Buffalo’s city treasury expects to collect more money this year in license fees for chicken coops than from the Seneca Nation for operation of the Senecas’ multimillion-dollar downtown casino.

And it expects to collect a lot more from the quarters that are dropped into parking meters than from the quarters dropped into slot machines at the casino.

Those are among the startling statistics presented Thursday night by a professor of hospitality and tourism management during a gathering of about 60 opponents of casino gambling in Buffalo.

Steven H. Siegel of Niagara University said the city has budgeted income of $100 from the issuance of chicken coop licenses and none from the Seneca Buffalo Creek Casino at Michigan Avenue and Fulton Street. He said the city expects to collect more than $1.7 million from its parking meters but nothing from the casino’s slot machines.

“Evidently the licensing of chickens is a more lucrative revenue stream than a $130 million casino is,” he said.

The professor used those examples from the 2012-13 city budget to illustrate his point that the casino makes little direct contribution to the city treasury. The Senecas have, however, agreed to replace sidewalks and do some relatively minor landscaping around their temporary casino building while their full casino and hotel complex is under construction.

The city originally expected to receive about $3.5 million a year from the Senecas through a compact in which the state granted the Indian nation the exclusive right to operate casinos in Western New York. The Senecas are withholding the payments, because they say the state violated the compact by permitting the installation of slot machines at nearby racetracks.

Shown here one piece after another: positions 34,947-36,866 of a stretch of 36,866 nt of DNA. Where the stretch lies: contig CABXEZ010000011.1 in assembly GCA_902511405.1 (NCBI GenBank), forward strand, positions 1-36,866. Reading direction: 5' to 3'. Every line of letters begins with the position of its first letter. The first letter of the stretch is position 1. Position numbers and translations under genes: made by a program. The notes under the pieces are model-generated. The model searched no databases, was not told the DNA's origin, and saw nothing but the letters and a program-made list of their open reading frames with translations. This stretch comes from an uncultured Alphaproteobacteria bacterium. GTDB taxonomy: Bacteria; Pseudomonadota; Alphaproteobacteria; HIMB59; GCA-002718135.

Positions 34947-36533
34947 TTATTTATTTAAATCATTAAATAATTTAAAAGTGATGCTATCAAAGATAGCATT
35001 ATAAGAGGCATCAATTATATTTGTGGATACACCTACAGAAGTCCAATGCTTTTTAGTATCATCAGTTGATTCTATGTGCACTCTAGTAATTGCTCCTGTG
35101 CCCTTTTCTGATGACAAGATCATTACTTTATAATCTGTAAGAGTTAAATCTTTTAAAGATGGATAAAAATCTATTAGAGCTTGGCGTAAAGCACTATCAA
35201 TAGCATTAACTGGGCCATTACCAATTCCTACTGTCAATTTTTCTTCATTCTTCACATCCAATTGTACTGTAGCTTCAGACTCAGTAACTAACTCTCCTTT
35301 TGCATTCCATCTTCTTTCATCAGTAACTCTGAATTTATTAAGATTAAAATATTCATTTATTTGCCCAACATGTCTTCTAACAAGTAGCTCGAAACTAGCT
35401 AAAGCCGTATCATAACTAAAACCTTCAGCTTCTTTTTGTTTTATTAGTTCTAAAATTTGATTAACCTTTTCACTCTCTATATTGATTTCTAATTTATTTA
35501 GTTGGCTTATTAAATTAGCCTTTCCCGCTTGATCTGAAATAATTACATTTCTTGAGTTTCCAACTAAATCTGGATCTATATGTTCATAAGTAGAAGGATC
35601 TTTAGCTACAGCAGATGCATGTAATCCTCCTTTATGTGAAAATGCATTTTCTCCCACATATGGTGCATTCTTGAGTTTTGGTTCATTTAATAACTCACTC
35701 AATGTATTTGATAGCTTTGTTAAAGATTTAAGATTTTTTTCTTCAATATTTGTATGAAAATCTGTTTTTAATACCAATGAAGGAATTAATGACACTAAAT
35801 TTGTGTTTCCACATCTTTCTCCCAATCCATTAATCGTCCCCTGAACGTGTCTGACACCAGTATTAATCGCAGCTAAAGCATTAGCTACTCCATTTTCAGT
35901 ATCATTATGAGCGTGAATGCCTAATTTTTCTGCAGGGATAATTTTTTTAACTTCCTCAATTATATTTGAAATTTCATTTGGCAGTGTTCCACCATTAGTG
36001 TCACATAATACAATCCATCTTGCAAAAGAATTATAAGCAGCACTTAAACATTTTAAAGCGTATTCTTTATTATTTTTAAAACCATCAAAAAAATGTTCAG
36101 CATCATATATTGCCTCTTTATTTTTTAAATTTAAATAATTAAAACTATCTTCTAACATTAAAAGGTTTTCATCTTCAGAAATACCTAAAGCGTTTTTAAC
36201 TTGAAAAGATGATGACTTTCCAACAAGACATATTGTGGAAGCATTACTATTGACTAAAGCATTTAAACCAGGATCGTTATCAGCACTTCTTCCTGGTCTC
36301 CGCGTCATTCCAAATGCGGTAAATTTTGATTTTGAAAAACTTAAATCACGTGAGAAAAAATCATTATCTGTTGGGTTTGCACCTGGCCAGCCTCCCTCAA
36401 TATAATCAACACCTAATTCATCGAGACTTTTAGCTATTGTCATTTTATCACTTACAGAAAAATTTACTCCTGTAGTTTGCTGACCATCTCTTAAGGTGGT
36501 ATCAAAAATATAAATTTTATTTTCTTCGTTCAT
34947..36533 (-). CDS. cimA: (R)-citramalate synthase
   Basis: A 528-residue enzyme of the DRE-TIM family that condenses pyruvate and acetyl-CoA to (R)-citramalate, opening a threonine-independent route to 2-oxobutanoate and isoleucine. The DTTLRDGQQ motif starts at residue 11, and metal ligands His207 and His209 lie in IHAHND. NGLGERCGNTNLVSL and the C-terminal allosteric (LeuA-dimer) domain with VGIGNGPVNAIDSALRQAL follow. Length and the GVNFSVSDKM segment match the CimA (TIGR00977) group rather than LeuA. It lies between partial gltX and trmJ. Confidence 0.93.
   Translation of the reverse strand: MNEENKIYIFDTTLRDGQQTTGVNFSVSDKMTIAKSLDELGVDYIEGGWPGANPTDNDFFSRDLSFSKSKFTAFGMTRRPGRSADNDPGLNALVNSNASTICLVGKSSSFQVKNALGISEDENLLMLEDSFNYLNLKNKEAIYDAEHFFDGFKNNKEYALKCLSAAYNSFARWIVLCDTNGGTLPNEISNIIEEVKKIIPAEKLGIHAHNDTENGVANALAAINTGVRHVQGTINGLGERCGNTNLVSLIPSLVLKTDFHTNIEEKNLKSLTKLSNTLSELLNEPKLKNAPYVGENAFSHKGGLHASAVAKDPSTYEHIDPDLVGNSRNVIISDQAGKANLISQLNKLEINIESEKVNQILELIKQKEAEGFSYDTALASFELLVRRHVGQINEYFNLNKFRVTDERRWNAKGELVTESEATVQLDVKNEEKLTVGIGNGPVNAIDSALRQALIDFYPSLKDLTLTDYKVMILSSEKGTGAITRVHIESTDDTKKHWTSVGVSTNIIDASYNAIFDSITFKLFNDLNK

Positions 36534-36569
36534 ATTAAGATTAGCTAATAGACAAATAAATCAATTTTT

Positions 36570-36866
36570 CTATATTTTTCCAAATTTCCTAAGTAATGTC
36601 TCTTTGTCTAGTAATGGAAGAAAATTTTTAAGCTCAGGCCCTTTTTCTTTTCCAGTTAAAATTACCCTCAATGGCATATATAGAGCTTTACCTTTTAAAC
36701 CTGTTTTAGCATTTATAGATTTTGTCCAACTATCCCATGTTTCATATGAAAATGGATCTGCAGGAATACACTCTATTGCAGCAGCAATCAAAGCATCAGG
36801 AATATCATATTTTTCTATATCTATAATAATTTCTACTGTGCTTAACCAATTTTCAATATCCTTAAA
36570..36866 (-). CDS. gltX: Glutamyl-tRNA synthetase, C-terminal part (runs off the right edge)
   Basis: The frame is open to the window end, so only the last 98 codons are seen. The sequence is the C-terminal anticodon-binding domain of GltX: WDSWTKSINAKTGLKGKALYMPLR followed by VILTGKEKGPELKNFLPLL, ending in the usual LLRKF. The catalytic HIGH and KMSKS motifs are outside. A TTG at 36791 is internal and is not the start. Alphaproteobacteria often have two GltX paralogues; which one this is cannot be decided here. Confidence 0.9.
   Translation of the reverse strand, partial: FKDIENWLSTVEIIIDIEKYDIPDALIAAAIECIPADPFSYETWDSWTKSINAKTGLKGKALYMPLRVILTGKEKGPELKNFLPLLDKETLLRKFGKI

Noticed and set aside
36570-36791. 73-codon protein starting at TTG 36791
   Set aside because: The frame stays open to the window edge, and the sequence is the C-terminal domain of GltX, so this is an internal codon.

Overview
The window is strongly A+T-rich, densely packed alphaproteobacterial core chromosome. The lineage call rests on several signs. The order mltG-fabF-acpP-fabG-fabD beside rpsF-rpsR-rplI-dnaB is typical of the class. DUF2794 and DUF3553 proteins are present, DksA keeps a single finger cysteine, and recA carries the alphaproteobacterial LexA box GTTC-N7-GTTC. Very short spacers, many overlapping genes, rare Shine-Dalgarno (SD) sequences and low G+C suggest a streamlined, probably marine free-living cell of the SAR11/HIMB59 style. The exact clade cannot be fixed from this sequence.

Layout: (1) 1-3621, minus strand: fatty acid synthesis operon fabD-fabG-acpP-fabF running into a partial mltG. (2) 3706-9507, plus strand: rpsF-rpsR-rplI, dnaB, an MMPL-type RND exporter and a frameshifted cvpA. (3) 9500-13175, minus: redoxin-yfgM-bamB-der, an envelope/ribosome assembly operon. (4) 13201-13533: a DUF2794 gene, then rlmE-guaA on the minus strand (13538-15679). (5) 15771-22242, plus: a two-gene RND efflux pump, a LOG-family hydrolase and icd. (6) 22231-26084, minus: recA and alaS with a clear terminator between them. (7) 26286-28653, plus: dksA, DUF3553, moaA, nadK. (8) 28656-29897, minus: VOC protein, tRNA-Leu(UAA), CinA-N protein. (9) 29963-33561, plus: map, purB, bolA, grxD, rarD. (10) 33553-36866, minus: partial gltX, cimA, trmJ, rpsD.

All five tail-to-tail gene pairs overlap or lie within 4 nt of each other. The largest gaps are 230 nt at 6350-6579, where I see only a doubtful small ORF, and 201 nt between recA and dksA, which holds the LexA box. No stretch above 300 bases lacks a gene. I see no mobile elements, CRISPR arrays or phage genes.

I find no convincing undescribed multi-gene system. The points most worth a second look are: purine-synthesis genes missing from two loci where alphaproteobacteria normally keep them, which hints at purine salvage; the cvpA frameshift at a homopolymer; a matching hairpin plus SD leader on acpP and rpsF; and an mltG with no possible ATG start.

The city received nearly $2.6 million through the compact in the 2009-10 fiscal year but nothing since then. Meanwhile, it has adopted a $25 license fee for anyone who wants to raise up to five chickens in a backyard coop as part of an urban chicken farming trend. It also collects 25 cents for 15 minutes at most city parking meters.

Siegel’s examples were part of a much larger presentation on what he said were the actual costs of a casino. He said slot machine gamblers would lose $56 million a year if the casino expands to a proposed 800 slot machines; state and local sales tax income would drop by more than $5 million a year because the sovereign Indian nation is not subject to sales taxes; and the city would forfeit $100,000 to $250,000 in annual property taxes because the nation is tax exempt.

Siegel was among speakers at a meeting sponsored by Citizens for a Better Buffalo, an organization formed to stop construction of the Buffalo casino. The group met in the Buffalo Transportation Pierce-Arrow Museum at 263 Michigan Ave., about three blocks from the casino site. The citizens organization has filed lawsuits aimed at stopping the casino project.